Unlike d20 Modern's other casting classes, there's actually multiple routes to take after taking all 10 levels of Shaman. One could take levels of Ecclesiarch for more spells and the ability to command humans instead of just magical beasts. Alternatively, one could take levels of Wildlord to continue advancing their animal companion and gain a few more nature abilities.
Druids in 4e
4th edition seriously worked to fix the CoDZilla problem. Because of this, druids didn't appear until the second Player's Handbook. Here, they became a Primal Controller class, with the nebulous "old faith" and vague "cleric but not" status of earlier editions replaced with a coherent faith and a new set of pseudo-deities to worship; the Primal Spirits.
These druids don't have the animal companion of editions past, and summoning as an option was changed up, with no powers along that lines until the subsequent Primal Power with a distinctive array of summons and conjurations. The biggest change is to their shapechanging; whilst Wild Shape remains their key feature, being an at-will power that lets them turn into any animal, the original use of it is gone - wild shape is mostly cosmetic. Instead, druid powers are split halfway between mystical effects like calling lightning bolts, teleporting and making trees eat your enemies, and special attacks for the druid's beastform with a variety of ways to maul face. This allows you to build your druid with a focus on either nature magic, being a shapeshifted killing machine, or a blend between the two.
The druid has a pseudo-subclass mechanic in the form of Primal Aspect, similar to those of any other class. Depending on which Aspect your druid chose, you get a certain bonus when not wearing heavy armor and certain affiliated powers are more potent.
- Primal Guardian lets use Con to determine AC. This not only consolidates a lot of stats for you, powers keyed to this aspect tend to involve a lot of protector-like shifting.
- Primal Predator added +1 speed to your wild shape. This was generally regarded as the offensive aspect, which tended to key more off Str and Dex than Con.
- Primal Wrath added +1 to attack with cold, fire, lightning, and thunder powers. For baffling reasons known only to the Seeker, this Aspect had absolutely no feat support, WotC promptly forgot about it after publishing PHB2.
- Primal Swarm Aspect added a ridiculously fast-scaling damage reduction when in beast form, which made it arguably the strongest tank aspect for the druid.
The Essentials books also gave the Druid two variant classes that focused on different aspects of the Druid as a class. The "Protector" from Heroes of the Feywild was a more Wizard-like Druid, gaining cantrips in the form of Primal Attunement in exchange for losing Ritual Caster and exchanging Wildshape for "Primal Growth", an Encounter power that acted as difficult terrain and had other benefits based on the Druid Circle selected: Renewal (The Predator-equivalent) gave anyone who spent a Healing Surge near it extra HP while Shelter (The Protector Equivalent) made it not count as difficult terrain for allies. The other key aspect of this class was making all Dailies become Summon Nature's Ally powers, summoning different creatures depending on both level and Circle. Heroes of the Forgotten Lands gave the "Sentinel", a more martial pet-centric Druid who followed the later Essentials classes of being almost mono-builds. The only major choice you get is the Acolyte of the Seasons feature, which determines a few bonuses as well as which pet you get: Spring (Wolf), Summer (Bear), and Wastes (Living Zephyr). You get an Encounter power called Combined Attack which lets you hit and then let your pet hit as well as taking the Cleric's Healing Word.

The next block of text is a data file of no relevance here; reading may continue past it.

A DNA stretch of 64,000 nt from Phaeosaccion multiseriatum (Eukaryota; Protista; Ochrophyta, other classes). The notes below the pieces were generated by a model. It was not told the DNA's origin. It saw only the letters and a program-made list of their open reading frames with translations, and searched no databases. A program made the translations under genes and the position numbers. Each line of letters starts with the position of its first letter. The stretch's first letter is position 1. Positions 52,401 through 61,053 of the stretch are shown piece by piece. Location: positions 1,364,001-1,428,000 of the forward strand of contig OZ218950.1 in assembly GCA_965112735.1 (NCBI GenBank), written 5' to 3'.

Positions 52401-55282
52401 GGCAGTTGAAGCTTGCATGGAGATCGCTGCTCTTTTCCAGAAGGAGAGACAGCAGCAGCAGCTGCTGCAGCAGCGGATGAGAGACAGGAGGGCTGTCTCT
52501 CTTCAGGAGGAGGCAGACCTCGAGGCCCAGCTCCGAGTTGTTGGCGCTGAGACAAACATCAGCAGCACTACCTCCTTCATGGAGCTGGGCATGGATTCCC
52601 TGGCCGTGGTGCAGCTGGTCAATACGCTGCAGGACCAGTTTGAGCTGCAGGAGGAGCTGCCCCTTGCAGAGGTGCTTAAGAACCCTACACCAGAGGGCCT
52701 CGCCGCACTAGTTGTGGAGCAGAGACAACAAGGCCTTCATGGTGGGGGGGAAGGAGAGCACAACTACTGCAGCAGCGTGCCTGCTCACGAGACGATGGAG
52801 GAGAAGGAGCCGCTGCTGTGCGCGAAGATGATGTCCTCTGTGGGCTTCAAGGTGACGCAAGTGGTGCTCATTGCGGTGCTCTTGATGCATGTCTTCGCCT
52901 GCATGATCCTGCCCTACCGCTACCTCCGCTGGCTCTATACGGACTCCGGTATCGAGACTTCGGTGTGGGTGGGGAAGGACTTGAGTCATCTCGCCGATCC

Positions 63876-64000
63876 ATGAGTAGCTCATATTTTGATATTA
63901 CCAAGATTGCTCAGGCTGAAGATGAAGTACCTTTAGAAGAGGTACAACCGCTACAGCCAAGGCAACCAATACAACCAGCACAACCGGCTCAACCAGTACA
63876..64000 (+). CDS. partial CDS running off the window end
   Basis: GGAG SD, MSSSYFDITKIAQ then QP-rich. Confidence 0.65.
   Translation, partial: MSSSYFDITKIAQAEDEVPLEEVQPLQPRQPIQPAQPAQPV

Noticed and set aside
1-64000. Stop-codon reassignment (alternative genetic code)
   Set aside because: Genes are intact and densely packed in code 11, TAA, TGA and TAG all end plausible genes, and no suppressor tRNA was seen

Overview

Druids in 5e
In D&D 5th edition, buff spells had been changed and the Druid no longer gets an animal companion; however, this is quickly brushed aside when players realize that they can wildshape into a bear at 2nd level (as a bonus action) thanks to the Circle of the Moon. Druids get two choices in 5e: Circle of the Lands, where they pick a chosen land (the Underdark is on the list) and get spells relating to it. Circle of the Moon gives them tons and tons of shapeshifting bonuses, as well as the ability to heal themselves while in wildshape by burning spells. They also have Druidcraft, a spammable cantrip that can work like a weather app, tiny amounts of fertilizer, a candle, or matches depending on how you need to prove your druidic might to someone today.
In November 2016, Unearthed Arcana gave them their first bunch of new Circles; the fae-empowered Circle of Dreams, the conjuration-master/pseudo-Shaman Circle of the Shepherd, and the undead-fighting Circle of Twilight. In addition, the imaginatively named Three Subclasses Unearthed Arcana (and later the Guildmaster's Guide to Ravinca) added the Circle of Spores, which is basically a Nurgle druid.
|Dungeons & Dragons 4th Edition Classes|
|Player's Handbook 1:||Cleric - Fighter - Paladin - Ranger - Rogue - Warlock - Warlord - Wizard|
|Player's Handbook 2:||Avenger - Barbarian - Bard - Druid - Invoker - Shaman - Sorcerer - Warden|
|Player's Handbook 3:||Ardent - Battlemind - Monk - Psion - Runepriest - Seeker|
|Heroes of X:|| Blackguard - Binder - Cavalier - Elementalist - Hexblade - Hunter|
Mage - Knight - Protector - Scout - Sentinel - Skald - Slayer - Sha'ir - Thief
Vampire - Warpriest - Witch
|Settings Book:||Artificer - Bladesinger - Swordmage|
|Others:||Paragon Path - Epic Destiny|
|Dungeons & Dragons 5th Edition Classes|
| Barbarian - Bard - Cleric - Druid - Fighter - Monk |
Paladin - Ranger - Rogue - Sorcerer - Warlock - Wizard
|Artificer - Mystic|
|The Classes of Pathfinder|
|Core Classes:|| Barbarian - Bard - Cleric - Druid - Fighter - Monk |
Paladin - Ranger - Rogue - Sorcerer - Wizard
| Alchemist - Antipaladin - Cavalier |
Inquisitor - Oracle - Summoner - Witch
| Arcanist - Bloodrager - Brawler - Hunter - Investigator |
Shaman - Skald - Slayer - Swashbuckler - Warpriest
| Kineticist - Medium - Mesmerist |
Occultist - Psychic - Spiritualist
|Ultimate X:||Gunslinger - Magus - Ninja - Samurai - Shifter - Vigilante|